Bordetella pertussis produces a number of proteins that not only contribute to its pathogenicity, but also are used in research as well (Carbonetti, 2010).  The adenylate cyclase toxin (ACT), which is believed to directly penetrate human phagocytes, causes a disruption their normal function by direct production of intracellular cyclic AMP (Kamanova 2008). Pertussis toxin has been used in development of a pertussis diagnosis assay. The recommended pertussis diagnostic tests, culture and real-time PCR assays, lack sensitivity at later stages of the disease. An IgG anti-pertussis toxin ELISA (PT-ELISA) has been introduced as an immunoassay to be used for sero-diagnosis or vaccine evaluation (Kapasi, 2012). Culture and RT-PCR assays detected more cases of pertussis in infants, whereas PT-ELISA detected more cases in adolescents and adults. Serology involving the pertussis toxin is a cost-effective and complementary diagnostic, especially among older children, adolescents, and adults during the late disease phase. More research is required in understanding the long-lasting protective response resulting from vaccination.  Pertussis virulence factors from List Biological Laboratories are effective antigens for serology assays.

Pertussis toxin is a protein-based AB5-type exotoxin with unique qualities that plays a key role in B. pertussis pathogenesis. The exotoxin comprises six subunits (named S1 through S5, where each complex contains two copies of S4) (Kaslow, 1994; Locht, 1995). The subunits are arranged in A-B structure: the A component is enzymatically active and is formed from the S1 subunit, while the B component is the receptor-binding portion and is made up of subunits S2–S5 (Locht, 1995). The subunits are encoded by ptx genes encoded on a large PT operon that also includes additional genes that encode Ptl proteins. Together, these proteins form the PT secretion complex (Weiss, 1993). PT has also become widely used as a biochemical tool to ADP-ribosylate GTP-binding proteins in the study of signal transduction.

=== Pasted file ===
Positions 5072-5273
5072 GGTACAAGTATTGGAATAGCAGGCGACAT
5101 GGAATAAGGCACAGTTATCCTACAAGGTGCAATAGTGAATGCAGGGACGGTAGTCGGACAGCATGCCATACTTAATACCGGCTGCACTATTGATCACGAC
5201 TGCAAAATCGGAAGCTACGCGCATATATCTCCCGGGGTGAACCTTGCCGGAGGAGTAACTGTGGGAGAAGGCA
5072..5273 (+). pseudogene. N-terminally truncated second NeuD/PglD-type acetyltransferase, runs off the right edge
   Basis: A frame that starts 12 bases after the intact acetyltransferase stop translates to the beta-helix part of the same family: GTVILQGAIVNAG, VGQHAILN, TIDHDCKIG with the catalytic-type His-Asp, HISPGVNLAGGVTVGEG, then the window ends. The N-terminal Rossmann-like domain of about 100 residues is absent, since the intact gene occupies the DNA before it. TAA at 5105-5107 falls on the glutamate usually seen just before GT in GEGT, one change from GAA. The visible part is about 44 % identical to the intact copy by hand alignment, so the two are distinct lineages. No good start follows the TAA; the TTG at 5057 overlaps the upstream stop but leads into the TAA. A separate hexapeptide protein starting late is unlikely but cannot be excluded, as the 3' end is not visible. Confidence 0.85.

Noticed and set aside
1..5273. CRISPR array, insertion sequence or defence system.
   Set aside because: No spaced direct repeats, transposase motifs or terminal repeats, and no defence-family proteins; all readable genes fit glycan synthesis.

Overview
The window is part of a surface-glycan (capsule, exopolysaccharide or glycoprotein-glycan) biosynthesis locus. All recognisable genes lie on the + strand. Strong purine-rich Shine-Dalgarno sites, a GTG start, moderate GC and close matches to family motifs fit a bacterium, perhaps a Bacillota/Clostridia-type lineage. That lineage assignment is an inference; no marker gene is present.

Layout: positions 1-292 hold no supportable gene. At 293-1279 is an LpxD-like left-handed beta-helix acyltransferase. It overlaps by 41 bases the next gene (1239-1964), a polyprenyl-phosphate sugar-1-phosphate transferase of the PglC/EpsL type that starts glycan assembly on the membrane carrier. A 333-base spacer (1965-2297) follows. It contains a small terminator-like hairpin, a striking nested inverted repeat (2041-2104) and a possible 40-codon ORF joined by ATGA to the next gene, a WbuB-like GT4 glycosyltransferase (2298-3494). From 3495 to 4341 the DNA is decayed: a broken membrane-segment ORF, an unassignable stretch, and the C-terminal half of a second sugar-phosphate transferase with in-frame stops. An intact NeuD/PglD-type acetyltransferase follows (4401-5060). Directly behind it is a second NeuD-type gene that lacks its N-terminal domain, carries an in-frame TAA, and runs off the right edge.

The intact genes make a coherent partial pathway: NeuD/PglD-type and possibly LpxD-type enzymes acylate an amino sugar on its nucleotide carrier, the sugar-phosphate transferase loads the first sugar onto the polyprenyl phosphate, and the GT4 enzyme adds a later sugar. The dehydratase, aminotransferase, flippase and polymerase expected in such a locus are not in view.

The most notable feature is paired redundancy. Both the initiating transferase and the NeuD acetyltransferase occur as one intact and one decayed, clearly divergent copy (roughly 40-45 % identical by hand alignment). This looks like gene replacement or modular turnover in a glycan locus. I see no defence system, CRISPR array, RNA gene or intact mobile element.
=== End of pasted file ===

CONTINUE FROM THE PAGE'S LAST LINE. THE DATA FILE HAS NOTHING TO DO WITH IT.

List Labs Provides B. Pertussis for Research

List Biological Laboratories provides B. pertussis virulence factors: Pertussis Toxin, Pertussis Toxin Subunits, Filamentous Hemagglutinin (FHA), Fimbriae 2/3, Pertactin (69 kDa protein), Adenylate Cyclase Antigen and B. pertussis Lipopolysaccharide (LPS), all derived from the native B. pertussis source for research and diagnostic purposes.  Recombinant Adenylate Cyclase from B. pertussis is now offered in a new, highly purified form, ideal for studies with an active enzyme.  Pertussis toxin mutant is a relatively non-toxic protein which may be used in place of the toxin for serology. Additionally, pertussis toxin mutant is a vaccine carrier.  These toxins are purified by a tried-and-true method which ensures their activity to high quality standards.



CDC Pertussis (Whooping Cough) Surveillance and Reporting:

Carbonetti NH (2010). “Pertussis toxin and adenylate cyclase toxin: key virulence factors of Bordetella pertussis and cell biology tools”. Future Microbiol 5(3): 455–69.

Kamanova J, Kofronova O, Masin J, Genth H, Vojtova J, Linhartova I, Benada O, Just I, Sebo P. (2008) Adenylate cyclase toxin subverts phagocyte function by RhoA inhibition and unproductive ruffling. J Immunol 181(8):5587-97.

Kapasi A, Meade BD, Plikaytis, B, Pawloski L, et al. (2012) Comparative study of different sources of pertussis toxin (PT) as coating antigens in IgG Anti-PT Enzyme-linked immunsobent assays.  Clin Vaccine Immunol 19(1):64.

Kaslow HR, Burns DL (June 1992) Pertussis toxin and target eukaryotic cells: binding, entry, and activation  FASEB J 6 (9): 2684–90.

Kim SH, Lee J, Sung HY, Yu JY, Kim SH, Park MS, Jung SO (2014) Recent Trends of Antigenic Variation in Bordetella pertussis Isolates in Korea. J Korean Med Sci 29(3):328-33.

Lam C, Octavia S, Ricafort L, Sintchenko V, Gilbert GL, Wood N, et al (2014) Rapid increase in pertactin-deficient Bordetella pertussis isolates, Australia. Emerg Infect Dis 20(4):626-33.

Locht C, Antoine R (1995) A proposed mechanism of ADP-ribosylation catalyzed by the pertussis toxin S1 subunit. Biochimie 77 (5): 333–40.

Weiss A, Johnson F, Burns D (1993) Molecular characterization of an operon required for pertussis toxin secretion  Proc Natl Acad Sci USA 90 (7): 2970–4.